I have learned a lot over the last few years about investing. I wish schools did a better job preparing us for taking control of our finances. I started investing in my retirement the day I joined the US Navy. Someone came into our classroom at boot camp and talked about setting up a retirement account known as TSP (Thrift Savings Plan). They recommended a blended portfolio that was “set and forget” based on age and I’ve been contributing to it for the last 16 years. Retirement Plans are about as passive as it gets when investing.
At around 32 years of age, I started investing more actively and now own shares in about 25 different stocks which have made me a healthy return over the last few years. I continue to grow my investments and plan to keep contributing to investing over the years to come. So, what is the best age to start investing?
The Best Time to Start Investing Is Now!
That headline really is the simplest answer but that doesn’t mean you should start investing everything you own right now in the stock market. Everyone’s unique situation may warrant different investing priorities and that’s why I’ve decided to write this article. I want to help you consider some options so that you can decide for yourself what makes the most financial sense for you.
Before You Invest, Take Care of Debt!
There is nothing more crippling to your financial success than stockpiling debt. If you have high-interest car loans, student loans, or worse, credit card debt, you really should create a plan to pay this down before you ever think about investing. To some people, this sounds like a “no brainer” but to others, this may bring on additional questions so I want to share my reasoning and provide an example.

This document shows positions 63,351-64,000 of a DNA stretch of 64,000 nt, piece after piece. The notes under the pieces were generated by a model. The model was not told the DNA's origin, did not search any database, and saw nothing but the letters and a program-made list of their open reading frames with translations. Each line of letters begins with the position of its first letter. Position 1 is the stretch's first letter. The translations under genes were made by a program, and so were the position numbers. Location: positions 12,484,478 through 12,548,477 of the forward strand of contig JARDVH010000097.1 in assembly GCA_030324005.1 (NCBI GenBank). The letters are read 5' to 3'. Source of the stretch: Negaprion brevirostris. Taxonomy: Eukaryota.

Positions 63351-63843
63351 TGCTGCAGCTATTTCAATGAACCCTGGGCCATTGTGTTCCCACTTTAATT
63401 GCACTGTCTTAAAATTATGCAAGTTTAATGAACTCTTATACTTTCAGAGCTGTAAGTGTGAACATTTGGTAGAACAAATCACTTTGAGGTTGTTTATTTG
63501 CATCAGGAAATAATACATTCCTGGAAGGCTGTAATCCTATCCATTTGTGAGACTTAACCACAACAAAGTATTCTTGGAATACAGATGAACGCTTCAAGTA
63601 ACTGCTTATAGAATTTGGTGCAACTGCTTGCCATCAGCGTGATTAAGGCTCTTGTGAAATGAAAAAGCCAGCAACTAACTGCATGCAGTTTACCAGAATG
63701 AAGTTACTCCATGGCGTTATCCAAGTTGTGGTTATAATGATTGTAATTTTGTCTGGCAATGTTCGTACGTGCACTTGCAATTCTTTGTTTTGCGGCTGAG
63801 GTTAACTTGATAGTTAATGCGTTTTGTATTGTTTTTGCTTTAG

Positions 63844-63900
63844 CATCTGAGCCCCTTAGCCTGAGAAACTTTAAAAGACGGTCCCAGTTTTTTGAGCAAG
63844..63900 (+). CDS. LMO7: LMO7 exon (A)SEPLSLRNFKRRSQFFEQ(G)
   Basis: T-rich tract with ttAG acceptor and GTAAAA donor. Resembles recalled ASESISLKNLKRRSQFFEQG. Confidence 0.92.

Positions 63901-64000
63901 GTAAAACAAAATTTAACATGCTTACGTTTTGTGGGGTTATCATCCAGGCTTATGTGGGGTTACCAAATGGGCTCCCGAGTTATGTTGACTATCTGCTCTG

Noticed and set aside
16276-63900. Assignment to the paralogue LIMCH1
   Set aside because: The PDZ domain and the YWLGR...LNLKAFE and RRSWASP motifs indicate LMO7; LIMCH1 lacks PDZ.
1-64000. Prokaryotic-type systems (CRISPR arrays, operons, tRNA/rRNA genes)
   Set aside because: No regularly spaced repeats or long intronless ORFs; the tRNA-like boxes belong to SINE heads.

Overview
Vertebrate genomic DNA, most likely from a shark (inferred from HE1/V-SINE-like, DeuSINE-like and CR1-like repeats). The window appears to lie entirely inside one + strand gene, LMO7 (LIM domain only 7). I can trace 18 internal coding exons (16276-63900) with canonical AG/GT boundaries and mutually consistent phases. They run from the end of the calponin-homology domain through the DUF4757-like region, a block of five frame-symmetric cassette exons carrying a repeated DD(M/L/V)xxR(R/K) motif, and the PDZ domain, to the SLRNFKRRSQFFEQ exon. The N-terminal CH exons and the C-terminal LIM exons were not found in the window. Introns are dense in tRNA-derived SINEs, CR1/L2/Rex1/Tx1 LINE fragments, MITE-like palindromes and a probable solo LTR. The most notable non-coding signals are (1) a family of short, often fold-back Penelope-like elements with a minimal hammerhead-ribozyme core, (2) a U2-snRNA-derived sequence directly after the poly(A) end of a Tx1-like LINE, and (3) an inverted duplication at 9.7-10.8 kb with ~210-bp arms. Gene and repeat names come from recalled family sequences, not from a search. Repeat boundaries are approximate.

If you have debt, you are paying interest. That interest is being charged against you for the lifetime of the balance so until it’s paid off, you will continue to pay more. Investing involves risk and what makes the risk worth it is the fact that over a long period the market has proven to reward that risk. On average, including down markets and years that yield losses, the market has still gone up around 8% a year.
Let’s say you have a credit card with 16% interest and a balance of $3000 and want to invest $2000 in the stock market. You are guaranteed to pay $480 that year for your credit card interest (0.16 x 3000) and you on average should make $160 (.08 x 2000) from your stock investments. I said on average because sure you could have a great year and earn 20% from your stocks and get $400 but you could also have a down year and lose 10% or $200. Earning in the stock market isn’t guaranteed one year to the next.
What is guaranteed is that your credit card will charge you that 16% consistently each and every year.
Pay off all of your debt first. You will find no better advice.
Before you Invest, Have an Emergency Fund
Time and time again, I hear about how people don’t have enough money to cover emergency expenses. This can range from medical bills and sudden loss of employment to something like home or car repairs. Whatever the case may be, you need to have some money saved aside to cover these types of events.